The Chinese government’s series of inspections and planned restrictions pertaining to imported scrap materials has provided another reason to wonder whether the volume of cross-border scrap metals trading may recede rather than grow in the years to come.

Nonferrous recyclers in particular may be entering a shifting trade flow landscape in 2018 and 2019. China has for two decades absorbed considerable amounts of red metal and aluminum scrap, but proposed restrictions—if carried out—will affect several heavily traded grades.

China’s government has adopted this “anti-scrap” position while it is still in the midst of needing imported metallic units of some type, whether ores, concentrates, ingots, cathodes or scrap. That has caused some North American recyclers to consider investing to upgrade material with the thought that, in a pure enough form, it still can find a home in China.

Investing to upgrade scrap quality is an ongoing process for established recycling companies, but the proposed restrictions to America’s largest export market likely will provide an impetus to make these investments sooner rather than later.

What often has been referred to during China’s boom years as “the rest of Asia” also is receiving increased attention. In the ferrous scrap sector, 2017 saw Bangladesh, Pakistan and Vietnam emerge rapidly as destinations for scrap shipped from the United States.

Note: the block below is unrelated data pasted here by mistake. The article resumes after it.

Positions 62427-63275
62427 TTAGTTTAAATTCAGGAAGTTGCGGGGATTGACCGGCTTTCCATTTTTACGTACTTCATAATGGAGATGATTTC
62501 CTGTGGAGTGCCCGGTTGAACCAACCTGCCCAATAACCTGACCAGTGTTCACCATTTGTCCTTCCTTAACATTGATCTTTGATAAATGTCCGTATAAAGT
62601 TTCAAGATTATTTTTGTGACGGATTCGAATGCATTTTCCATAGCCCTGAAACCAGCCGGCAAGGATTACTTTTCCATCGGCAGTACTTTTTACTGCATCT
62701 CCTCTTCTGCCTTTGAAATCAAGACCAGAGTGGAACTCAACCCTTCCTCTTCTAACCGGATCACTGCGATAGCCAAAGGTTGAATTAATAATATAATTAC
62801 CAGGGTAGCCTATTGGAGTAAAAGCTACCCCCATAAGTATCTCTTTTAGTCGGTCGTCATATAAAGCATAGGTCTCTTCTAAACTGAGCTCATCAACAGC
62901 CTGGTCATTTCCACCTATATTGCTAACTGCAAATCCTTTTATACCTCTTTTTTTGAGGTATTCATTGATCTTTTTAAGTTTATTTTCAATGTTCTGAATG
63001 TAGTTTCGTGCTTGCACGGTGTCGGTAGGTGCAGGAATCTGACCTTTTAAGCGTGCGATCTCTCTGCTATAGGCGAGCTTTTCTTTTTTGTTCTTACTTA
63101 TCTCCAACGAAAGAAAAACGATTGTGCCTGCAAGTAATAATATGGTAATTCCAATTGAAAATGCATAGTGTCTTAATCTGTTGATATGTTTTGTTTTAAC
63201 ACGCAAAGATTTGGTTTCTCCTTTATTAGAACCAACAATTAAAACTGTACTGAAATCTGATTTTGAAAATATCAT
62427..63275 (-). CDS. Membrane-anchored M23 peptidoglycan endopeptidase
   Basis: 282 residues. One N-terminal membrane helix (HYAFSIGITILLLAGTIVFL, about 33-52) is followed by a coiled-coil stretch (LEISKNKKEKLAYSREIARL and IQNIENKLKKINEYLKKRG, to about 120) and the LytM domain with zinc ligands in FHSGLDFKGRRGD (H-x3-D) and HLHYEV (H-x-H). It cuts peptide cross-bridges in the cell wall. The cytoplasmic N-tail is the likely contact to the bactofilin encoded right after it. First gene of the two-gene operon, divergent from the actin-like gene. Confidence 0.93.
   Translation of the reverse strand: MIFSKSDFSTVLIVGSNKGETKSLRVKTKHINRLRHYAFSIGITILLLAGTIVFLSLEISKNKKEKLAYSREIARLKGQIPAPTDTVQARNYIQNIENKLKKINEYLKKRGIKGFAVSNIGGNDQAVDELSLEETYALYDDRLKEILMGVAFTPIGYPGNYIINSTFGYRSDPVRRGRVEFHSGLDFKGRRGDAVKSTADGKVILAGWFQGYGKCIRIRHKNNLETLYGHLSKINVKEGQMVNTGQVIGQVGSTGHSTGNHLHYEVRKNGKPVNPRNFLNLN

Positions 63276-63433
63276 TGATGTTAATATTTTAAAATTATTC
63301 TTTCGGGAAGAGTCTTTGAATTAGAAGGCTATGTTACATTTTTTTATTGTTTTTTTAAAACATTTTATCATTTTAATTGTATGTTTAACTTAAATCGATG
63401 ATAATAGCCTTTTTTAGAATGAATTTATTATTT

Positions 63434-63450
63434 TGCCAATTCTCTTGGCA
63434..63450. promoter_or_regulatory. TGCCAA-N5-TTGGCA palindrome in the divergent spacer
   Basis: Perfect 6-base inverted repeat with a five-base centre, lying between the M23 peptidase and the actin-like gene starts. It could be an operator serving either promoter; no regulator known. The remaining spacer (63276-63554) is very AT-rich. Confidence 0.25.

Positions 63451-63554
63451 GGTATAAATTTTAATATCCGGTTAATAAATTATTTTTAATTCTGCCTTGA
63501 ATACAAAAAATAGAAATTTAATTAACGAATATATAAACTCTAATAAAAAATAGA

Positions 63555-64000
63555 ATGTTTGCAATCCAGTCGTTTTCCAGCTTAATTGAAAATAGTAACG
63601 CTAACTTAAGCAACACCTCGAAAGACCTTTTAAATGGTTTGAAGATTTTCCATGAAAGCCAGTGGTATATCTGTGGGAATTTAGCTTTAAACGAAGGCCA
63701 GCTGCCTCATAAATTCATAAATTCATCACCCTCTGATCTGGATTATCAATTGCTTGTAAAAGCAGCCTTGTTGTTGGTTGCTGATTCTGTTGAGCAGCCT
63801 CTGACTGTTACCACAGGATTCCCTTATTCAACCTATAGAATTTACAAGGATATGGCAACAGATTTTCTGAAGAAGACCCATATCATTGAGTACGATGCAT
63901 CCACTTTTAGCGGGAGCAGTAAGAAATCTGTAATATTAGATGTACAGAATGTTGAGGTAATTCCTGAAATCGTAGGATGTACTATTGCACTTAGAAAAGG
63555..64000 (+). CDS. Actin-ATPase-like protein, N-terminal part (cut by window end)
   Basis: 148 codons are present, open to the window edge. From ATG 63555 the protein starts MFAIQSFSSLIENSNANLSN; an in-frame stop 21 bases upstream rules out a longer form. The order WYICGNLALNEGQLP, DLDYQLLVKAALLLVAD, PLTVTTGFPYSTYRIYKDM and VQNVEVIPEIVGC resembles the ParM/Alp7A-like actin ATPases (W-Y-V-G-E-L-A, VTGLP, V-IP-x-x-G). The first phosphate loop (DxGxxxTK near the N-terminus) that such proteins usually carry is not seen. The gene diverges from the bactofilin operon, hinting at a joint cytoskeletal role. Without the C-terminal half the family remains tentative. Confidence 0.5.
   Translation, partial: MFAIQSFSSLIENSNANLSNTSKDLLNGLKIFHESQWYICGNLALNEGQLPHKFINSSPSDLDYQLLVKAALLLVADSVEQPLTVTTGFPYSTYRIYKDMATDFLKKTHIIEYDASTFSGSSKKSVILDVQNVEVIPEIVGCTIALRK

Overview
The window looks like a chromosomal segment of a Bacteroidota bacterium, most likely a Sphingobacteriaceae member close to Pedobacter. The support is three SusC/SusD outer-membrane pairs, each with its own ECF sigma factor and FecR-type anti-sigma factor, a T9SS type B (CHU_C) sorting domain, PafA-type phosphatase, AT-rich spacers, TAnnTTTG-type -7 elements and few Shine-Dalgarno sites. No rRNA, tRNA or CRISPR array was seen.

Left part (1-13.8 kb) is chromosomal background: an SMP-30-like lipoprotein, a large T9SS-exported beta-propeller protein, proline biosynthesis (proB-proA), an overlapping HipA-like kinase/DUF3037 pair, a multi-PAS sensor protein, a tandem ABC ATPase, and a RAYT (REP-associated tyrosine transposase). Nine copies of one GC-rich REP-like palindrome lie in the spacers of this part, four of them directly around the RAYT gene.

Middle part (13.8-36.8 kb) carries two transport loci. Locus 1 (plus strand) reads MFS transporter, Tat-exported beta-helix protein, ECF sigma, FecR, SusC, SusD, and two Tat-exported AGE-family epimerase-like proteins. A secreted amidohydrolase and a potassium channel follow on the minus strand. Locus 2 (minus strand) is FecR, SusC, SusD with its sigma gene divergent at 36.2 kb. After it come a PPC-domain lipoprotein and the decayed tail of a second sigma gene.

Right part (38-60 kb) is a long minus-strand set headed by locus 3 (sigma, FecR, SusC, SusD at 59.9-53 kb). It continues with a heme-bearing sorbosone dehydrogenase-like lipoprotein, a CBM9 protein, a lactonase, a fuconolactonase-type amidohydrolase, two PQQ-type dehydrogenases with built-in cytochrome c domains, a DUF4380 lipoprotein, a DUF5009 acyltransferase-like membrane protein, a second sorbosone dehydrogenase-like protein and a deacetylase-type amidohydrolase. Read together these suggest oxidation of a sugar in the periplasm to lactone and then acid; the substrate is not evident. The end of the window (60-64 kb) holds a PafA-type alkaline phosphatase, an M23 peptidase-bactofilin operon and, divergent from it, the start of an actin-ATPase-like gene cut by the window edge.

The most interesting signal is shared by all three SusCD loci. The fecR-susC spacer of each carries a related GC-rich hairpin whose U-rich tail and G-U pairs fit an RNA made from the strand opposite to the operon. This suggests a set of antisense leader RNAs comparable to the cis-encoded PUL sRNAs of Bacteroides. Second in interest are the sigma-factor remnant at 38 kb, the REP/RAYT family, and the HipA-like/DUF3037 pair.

"China has for two decades absorbed considerable amounts of red metal and aluminum scrap, but proposed restrictions—if carried out—will affect several heavily traded grades.”

Nonferrous traders and processors may soon find themselves sending containers to the same places if prohibited nonferrous grades follow a pattern that is being seen in the plastic scrap sector. While China is phasing in prohibitions on lower-grade nonferrous scrap, its restrictions on some types of plastic scrap in 2017 were essentially immediate.

Figures offered by a presenter at the November 2017 Paper & Plastics Recycling Conference Europe offer insight into a rapid shift in processing capacity and shipping destinations in the plastic scrap sector. According to the freight forwarder’s presentation, in 2016, Europe sent 89 percent of its outbound plastic scrap to Chinese ports. In September 2017, just 46 percent went to Chinese ports, with Malaysia receiving 12.6 percent, Hong Kong receiving 10.7 percent and Vietnam 9.5 percent.

Some nonferrous scrap processors and consumers based in China are conducting due diligence in neighboring nations to follow a similar strategy. They are confident the metal units still will be needed, though providing them may entail some processing and transloading outside of China’s borders.

Scrap processors and traders in North America or anywhere else in the world have shown a steadfast ability to adjust to circumstances, take risks and find the next opportunity. It seems likely the remainder of this decade will provide plenty of opportunities to demonstrate those positive traits.